You’ve been avoiding calling us to find out if you need hearing aids, but you’ve finally decided it’s time. You have been resisting this like so many other people. But the inconvenience, the lost moments, the missing interactions, they all finally became too hard to ignore.
So it’s a little frustrating when you’re at the hearing specialist’s office and you find out that you’re going to need to wait another couple of weeks for custom fit hearing aids.
That means that you will be losing some of life’s precious moments for two more weeks. Of course, there is another option: a deceptively basic device add-on, known as hearing aid domes.
What exactly is a hearing aid dome?
They sound sort of epic, right? Like hearing aids dueling in some type of ancient mythological arena. Only one hearing aid can emerge victorious from the hearing aid dome.
It’s not quite that exciting. But they are rather neat. Hearing aid domes are put on the end of your hearing aid speakers like little earbuds. Typically made of plastic or silicone, they fit over that little part that goes in your ear canal, attaching to the tubing of your hearing aid. They’re made for both behind-the-ear or inside-the-ear-canal models of hearing aids. And they basically do two things:
- They situate the hearing aid speaker (the part that you listen to) in an optimal position inside of your ear canal. And they help keep the speaker in place. That way it’s not moving around.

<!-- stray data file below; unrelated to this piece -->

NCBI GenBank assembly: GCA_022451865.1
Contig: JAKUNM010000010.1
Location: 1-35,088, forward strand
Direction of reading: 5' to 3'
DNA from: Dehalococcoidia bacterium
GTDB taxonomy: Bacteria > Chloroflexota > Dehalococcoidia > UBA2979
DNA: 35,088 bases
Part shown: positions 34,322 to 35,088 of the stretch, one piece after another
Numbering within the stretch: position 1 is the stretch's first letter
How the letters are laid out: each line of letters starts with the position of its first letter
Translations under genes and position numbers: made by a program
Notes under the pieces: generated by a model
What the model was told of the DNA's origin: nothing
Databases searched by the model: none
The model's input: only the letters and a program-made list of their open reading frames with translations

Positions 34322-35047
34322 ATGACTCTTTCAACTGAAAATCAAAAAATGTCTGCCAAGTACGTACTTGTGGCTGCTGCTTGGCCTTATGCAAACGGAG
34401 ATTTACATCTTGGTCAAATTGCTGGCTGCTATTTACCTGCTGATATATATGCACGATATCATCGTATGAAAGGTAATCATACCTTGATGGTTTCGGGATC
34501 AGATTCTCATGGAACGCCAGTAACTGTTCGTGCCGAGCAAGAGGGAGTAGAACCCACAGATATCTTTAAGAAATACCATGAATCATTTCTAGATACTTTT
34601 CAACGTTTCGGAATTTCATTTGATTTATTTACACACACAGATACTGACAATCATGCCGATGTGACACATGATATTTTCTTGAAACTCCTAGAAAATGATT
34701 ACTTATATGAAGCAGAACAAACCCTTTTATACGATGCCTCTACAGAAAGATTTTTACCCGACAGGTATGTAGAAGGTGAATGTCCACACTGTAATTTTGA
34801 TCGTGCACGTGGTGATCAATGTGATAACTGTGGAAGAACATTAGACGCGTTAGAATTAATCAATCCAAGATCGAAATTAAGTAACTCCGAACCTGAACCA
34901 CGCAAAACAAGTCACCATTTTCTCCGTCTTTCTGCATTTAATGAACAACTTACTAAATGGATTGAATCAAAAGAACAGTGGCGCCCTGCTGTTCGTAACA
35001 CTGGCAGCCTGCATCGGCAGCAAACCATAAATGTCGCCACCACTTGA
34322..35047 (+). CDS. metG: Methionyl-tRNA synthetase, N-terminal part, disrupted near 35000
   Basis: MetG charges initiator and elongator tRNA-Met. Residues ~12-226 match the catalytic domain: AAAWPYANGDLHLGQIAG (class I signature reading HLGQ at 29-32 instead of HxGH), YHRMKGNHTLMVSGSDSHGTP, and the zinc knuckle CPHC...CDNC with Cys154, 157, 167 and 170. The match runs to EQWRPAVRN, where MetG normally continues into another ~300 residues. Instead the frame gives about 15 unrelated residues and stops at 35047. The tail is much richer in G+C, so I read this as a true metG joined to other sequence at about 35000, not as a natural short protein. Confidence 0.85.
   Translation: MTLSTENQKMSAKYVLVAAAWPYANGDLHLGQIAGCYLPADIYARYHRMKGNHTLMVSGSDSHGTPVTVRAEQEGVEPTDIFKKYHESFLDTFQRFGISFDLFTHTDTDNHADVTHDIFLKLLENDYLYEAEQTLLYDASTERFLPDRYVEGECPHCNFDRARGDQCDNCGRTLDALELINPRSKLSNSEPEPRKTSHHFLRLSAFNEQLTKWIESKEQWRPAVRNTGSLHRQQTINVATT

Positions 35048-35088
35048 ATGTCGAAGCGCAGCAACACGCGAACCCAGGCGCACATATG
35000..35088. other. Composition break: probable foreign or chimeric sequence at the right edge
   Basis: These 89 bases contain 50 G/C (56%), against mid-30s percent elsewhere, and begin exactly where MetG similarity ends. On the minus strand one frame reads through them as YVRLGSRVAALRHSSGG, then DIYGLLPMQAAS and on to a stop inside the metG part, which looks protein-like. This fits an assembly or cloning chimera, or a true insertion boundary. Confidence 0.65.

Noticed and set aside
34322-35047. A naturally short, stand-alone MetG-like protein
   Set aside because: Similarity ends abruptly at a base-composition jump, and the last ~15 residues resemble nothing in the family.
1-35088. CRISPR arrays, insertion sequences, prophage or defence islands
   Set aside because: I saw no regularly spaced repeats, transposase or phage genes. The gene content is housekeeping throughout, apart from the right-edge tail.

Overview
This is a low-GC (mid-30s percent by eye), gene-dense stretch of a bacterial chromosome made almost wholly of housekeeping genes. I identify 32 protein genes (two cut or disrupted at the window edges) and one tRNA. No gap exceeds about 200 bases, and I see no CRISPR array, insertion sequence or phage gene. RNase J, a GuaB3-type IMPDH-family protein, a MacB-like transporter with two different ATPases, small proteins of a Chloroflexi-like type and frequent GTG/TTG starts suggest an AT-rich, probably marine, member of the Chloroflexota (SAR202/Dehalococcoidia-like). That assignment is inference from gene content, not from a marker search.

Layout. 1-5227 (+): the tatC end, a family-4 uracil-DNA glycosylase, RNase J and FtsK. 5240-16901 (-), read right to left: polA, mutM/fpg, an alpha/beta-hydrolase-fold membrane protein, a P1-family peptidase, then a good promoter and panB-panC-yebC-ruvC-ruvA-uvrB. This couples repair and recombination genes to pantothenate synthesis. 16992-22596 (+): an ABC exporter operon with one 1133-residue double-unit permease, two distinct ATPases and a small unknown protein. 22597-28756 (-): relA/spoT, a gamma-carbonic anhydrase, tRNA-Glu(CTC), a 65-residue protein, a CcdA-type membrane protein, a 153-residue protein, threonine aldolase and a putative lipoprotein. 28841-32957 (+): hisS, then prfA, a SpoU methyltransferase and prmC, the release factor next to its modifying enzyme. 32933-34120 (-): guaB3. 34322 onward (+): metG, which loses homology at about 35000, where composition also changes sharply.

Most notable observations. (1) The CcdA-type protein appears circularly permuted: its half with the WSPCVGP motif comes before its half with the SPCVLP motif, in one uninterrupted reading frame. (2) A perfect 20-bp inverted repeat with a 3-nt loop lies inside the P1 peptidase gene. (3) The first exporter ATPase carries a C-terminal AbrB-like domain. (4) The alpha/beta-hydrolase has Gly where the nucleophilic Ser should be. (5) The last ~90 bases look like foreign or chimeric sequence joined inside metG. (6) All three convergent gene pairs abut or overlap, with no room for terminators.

- On occasion, outside sound can impede the sound of your hearing aid and hearing aid domes help stop that by regulating the amount of outside sound. Hearing aid domes work to improve the sound clarity and provide an extra bit of control when used properly.
Those small bulbs at the end of earbuds are similar to hearing aid domes. You will have to choose the hearing aid dome that’s ideal for you from a number of types, and we can assist you in doing that.
Different types of hearing aid domes
Open types and closed types each let in different levels of ambient sound.
Hearing aid domes come in different kinds, including:
With these, more sound is capable of passing through little holes in the dome. This helps your ear process ambient sounds while still getting the benefit of amplification.
These domes let less outside sound in through fewer and smaller holes. These are better for more advanced hearing loss where ambient noise can be a distraction.
Power domes completely block the ear canal and have no venting. With these, nearly no external sound can get in. These domes will be ideal for people with very severe hearing impairment.
Do hearing aid domes need to be swapped out?
For best results, you should swap out your hearing aid domes every 2-3 months (your ears can be a bit dirty in there).
Hearing aid domes can usually be used right out of the box. That’s one of the greatest things about them.
What are the advantages of hearing aid domes?
There are numerous reasons why hearing aid domes are prevalent. Here are a few prevailing benefits: